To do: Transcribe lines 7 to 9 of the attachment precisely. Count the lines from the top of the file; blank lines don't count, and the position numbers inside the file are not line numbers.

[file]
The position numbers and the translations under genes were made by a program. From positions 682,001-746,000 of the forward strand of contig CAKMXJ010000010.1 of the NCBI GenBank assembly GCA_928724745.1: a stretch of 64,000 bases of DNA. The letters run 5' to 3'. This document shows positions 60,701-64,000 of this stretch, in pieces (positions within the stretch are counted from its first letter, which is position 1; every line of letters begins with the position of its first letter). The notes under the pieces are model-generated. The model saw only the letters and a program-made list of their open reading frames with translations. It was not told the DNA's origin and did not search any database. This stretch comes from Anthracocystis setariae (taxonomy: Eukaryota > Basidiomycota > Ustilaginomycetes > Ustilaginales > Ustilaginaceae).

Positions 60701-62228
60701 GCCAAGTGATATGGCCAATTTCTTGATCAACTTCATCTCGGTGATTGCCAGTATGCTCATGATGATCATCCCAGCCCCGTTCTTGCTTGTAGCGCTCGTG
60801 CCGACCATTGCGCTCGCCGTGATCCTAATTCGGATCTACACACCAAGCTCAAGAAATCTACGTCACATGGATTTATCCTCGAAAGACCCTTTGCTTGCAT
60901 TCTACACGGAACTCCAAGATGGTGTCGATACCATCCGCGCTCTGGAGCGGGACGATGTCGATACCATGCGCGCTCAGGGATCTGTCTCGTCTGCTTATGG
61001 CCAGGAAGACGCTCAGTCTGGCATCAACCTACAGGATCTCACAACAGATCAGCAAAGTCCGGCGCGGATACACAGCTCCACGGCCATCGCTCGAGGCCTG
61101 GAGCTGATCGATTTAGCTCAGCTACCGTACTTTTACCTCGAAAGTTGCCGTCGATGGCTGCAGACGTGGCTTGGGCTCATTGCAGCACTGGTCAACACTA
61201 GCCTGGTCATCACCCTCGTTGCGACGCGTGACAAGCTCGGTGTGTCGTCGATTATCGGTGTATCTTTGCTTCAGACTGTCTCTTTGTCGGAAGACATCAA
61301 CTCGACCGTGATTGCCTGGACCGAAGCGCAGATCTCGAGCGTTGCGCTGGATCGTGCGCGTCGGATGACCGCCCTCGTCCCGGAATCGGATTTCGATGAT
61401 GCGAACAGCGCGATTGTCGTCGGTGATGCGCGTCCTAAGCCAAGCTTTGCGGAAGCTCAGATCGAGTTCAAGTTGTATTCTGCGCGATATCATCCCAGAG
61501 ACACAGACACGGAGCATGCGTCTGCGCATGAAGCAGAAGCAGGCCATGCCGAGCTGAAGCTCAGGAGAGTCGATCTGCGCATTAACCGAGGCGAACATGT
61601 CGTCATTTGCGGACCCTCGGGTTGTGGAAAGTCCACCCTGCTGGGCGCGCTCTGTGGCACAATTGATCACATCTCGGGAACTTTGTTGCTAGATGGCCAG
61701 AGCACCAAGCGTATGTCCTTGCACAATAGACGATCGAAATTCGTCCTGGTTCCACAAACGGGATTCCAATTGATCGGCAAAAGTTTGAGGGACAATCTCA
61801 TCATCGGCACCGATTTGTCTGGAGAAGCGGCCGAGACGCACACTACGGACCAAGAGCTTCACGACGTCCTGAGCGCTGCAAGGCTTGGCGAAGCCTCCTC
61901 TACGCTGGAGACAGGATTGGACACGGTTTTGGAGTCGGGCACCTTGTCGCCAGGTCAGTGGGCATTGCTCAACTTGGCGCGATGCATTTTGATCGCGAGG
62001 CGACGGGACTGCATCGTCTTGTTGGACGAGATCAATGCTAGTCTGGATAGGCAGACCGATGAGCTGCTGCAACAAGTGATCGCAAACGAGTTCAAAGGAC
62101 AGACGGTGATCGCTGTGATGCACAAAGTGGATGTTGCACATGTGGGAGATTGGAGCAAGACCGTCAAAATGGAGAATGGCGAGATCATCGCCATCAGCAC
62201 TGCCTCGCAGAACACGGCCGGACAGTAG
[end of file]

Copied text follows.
61101 GAGCTGATCGATTTAGCTCAGCTACCGTACTTTTACCTCGAAAGTTGCCGTCGATGGCTGCAGACGTGGCTTGGGCTCATTGCAGCACTGGTCAACACTA
61201 GCCTGGTCATCACCCTCGTTGCGACGCGTGACAAGCTCGGTGTGTCGTCGATTATCGGTGTATCTTTGCTTCAGACTGTCTCTTTGTCGGAAGACATCAA
61301 CTCGACCGTGATTGCCTGGACCGAAGCGCAGATCTCGAGCGTTGCGCTGGATCGTGCGCGTCGGATGACCGCCCTCGTCCCGGAATCGGATTTCGATGAT